Top 5 Tips for College the Admissions Brochure Didn’t Prepare You ForTitle IX
As thousands of students nationwide prepare to start their first semester in college, many are unaware of the dangers lurking in their smartphone apps that could get students’ scholarships stripped away—or even kicked out of school.
Students who use Instagram, for example, risk being found guilty and kicked out of school for sending too many unwanted Instagram follow requests—universities may now consider that “stalking.”
Kimberly C. Lau, a Warshaw Burstein, LLP partner and chair of its College Discipline Practice, has seen it happen.
After handling more than 100 Title IX cases across the country, Ms. Lau has seen students kicked out of school for accusations ranging from alleged unwelcome pats on the shoulder to late night college hook-ups, where alcohol clouded the memories of all involved.
Ms. Lau put together some of her top tips all students headed off to college should know to protect their futures.
Tip No. 1: Read Your Student Handbook
· Know what exactly constitutes a “violation” under the student handbook. Get a clear understanding of consent as defined by the school—students could even ask the Title IX office for examples of what “stalking” and “consent” mean under the school’s policy.
Tip No. 2: Avoid Hook Up Hazards
· Be careful about assuming you know what someone’s “normal” level of intoxication is that you just met—especially when engaging in intimacy. This situation makes it difficult to know whether someone is too drunk to say “yes.” If in doubt, don’t risk your future educational and career opportunities by being found in violation by a university disciplinary board.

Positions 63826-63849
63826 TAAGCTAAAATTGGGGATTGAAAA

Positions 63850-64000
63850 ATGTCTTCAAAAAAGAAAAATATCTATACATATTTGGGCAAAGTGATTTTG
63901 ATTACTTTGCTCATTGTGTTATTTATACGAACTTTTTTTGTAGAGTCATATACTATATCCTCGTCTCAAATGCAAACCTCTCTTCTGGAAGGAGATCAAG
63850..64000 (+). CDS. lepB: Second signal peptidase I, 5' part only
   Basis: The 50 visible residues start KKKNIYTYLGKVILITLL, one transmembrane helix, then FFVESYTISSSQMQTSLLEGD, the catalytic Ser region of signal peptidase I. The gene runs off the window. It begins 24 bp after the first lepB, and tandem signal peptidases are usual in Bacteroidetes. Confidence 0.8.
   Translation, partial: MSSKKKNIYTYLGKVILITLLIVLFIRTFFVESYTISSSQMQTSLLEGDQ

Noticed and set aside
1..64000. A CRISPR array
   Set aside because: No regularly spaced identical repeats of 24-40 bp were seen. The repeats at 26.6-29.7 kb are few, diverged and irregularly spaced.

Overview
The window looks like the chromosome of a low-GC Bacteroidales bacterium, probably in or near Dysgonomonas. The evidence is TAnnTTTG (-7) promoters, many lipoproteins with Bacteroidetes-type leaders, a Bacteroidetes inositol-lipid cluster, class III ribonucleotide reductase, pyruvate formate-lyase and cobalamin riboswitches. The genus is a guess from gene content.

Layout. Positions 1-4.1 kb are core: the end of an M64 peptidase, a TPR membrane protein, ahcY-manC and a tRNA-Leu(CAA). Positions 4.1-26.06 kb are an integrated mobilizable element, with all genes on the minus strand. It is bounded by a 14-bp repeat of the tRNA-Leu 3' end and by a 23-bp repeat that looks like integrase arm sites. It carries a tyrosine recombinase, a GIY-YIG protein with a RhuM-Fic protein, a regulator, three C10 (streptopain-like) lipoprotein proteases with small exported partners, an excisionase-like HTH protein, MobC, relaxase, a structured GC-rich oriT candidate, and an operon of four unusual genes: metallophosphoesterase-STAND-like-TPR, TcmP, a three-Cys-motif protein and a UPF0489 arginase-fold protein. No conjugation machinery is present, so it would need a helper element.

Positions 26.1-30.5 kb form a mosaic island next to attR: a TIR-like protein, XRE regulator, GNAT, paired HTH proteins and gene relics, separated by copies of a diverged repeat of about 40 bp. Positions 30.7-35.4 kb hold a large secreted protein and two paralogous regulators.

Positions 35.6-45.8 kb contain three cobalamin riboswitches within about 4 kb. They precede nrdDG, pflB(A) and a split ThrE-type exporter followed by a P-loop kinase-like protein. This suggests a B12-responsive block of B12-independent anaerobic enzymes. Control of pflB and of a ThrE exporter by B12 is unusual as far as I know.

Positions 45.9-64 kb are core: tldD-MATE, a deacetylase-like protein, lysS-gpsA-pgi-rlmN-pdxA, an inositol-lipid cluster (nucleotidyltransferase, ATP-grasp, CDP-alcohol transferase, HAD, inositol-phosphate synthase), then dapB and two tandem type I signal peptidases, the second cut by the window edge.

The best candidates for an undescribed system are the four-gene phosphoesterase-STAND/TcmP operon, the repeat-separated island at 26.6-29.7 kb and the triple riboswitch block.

Tip No. 3: Get Verbal Consent At Every Stage
· Even though some schools define consent to include both actions and words, it’s wise to get verbal consent at each stage of sexual activity from kissing, to disrobing, to touching to actual intercourse. A verbal yes is safer than relying on body language or non-verbal cues. Men and women also perceive consent differently—women often wait to be asked for verbal consent while men rely on non-verbal cues.
Tip No. 4: Drink With a Designated Friend
· If you are thinking of drinking while partying, have someone in your group serve as a sober, "designated friend" that can step in when you may be too intoxicated to make reasonable choices.
Tip No. 5: Understand Your School's Conduct Process
· Many people are surprised to find out that the school, not the complainant, controls the process and may carry it out even if the complainant wants to drop the charges. Students on either side of the conduct process may unknowingly waive crucial rights to challenge information or opportunities to fully tell their side.
A lawyer is your best bet to protect your rights and help navigate through this challenging college discipline process, as either the complainant or respondent. Contact Kimberly C. Lau, Esq., for a consultation for how you can protect your future.
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